November 27, 2014
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Skip training wheels, say couple who sell balance bikes
BALANCE BIKES: Ebru shows an example of a balance bike.

They sell bikes without pedals and believe in teaching children how to ride without training wheels.

Warwick residents Ebru and Ivan Altinbasak recently opened WeeBikeShop, LLC at 3566 Post Road. The couple has been an online retailer since 2007, primarily selling balance bikes with 12-inch wheels designed for children ages 2 to 5.

“It’s a new approach to teaching children about balance and how to gain confidence,” said Ivan, who also teaches spin classes a few days a week at Kent County YMCA and the YMCA in Cranston. “We ship all over the country from Warwick. We’ve really grown our business.”

Balance bikes help children, including those who have special needs like cerebral palsy, improve motor skills. A child is able to sit on the bike and propel himself with his feet.

“It’s just like The Flintstones,” Ivan said, noting that very few bike shops in Rhode Island offer balance bikes. “The reason these are so great is because even a 2-year-old can begin to use one. You don’t have to wait until a child is 5 or 6, which is what parents traditionally do. They buy a really cheap bike with training wheels for that instant gratification, but it is false.”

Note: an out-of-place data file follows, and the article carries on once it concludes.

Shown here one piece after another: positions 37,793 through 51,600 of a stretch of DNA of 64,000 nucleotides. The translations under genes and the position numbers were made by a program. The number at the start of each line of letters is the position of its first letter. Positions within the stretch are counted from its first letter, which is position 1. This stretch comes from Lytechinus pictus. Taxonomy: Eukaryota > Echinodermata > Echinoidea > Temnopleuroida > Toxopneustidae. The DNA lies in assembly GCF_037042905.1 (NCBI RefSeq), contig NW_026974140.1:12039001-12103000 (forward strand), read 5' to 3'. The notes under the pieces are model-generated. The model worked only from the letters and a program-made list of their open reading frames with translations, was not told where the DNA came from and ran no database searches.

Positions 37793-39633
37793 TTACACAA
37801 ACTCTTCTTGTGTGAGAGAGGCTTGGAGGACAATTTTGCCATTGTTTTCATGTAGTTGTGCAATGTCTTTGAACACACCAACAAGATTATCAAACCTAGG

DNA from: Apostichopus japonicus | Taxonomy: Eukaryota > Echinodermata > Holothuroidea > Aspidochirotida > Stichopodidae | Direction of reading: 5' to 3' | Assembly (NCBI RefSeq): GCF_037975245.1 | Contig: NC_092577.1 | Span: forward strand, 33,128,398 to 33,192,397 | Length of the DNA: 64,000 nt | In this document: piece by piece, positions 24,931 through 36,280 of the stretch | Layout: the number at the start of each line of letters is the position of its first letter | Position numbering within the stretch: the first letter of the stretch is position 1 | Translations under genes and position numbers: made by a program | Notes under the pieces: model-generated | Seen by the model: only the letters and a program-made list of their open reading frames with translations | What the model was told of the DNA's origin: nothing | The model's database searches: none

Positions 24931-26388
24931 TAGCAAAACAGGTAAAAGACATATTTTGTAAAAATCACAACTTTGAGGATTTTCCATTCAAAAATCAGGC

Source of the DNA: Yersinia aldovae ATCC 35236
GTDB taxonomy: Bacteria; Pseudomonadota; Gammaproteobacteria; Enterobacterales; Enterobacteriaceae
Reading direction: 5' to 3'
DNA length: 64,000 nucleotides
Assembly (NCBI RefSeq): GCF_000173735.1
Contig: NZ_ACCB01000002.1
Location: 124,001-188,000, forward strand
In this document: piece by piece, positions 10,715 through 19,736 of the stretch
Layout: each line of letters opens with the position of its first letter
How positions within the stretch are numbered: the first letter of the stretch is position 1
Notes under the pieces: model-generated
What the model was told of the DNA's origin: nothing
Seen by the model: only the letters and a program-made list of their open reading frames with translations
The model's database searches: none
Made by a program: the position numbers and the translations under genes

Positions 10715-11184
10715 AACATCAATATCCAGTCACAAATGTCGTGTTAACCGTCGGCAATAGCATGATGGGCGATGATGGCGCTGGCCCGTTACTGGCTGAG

Ivan and Ebru don’t recommend training wheels for a few reasons. Ivan said training wheels cause bad habits that have to be unlearned.

“Parents wonder why it’s so hard to take the training wheels off, and that’s why,” he said. “They are like crutches, teaching them the exact opposite of what they should be learning to do naturally. We have bikes that come with training wheels, but we don’t install them. We’ll give them to parents, but we do not encourage their use.”

Learning to ride without training wheels helps children build confidence, they said.

It also gives them a newfound independence.

“Kids take to these like they are lollypops,” said Ivan.

Some bikes are equipped with brakes, while others require the operator to use his feet to stop. Seat heights range from 12 inches to 18 inches, so parents can measure their child’s inseam to determine the best fit.

“This is what Europeans have known for the past 20 years and it’s now just becoming mainstream here,” Ivan said.

Ivan and Ebru went on to say that the original balance bike was created in 1997 in Germany. They learned of the bikes when they purchased one for their son, Reis, who is now 10 and a fourth grader at Cedar Hill Elementary.

“We said, ‘Why don’t we sell these?’” said Ebru, who owns a majority of the business. “These are more like a toy than bikes.”

But she also said they are a sensible toy, as they motivate children to be active. With childhood obesity on the rise, the bikes keep children physically fit.

“Childhood obesity is a big problem in this country,” Ivan said. “Bikes are a way to get children outside and expose them to something that in the future is going to be important.”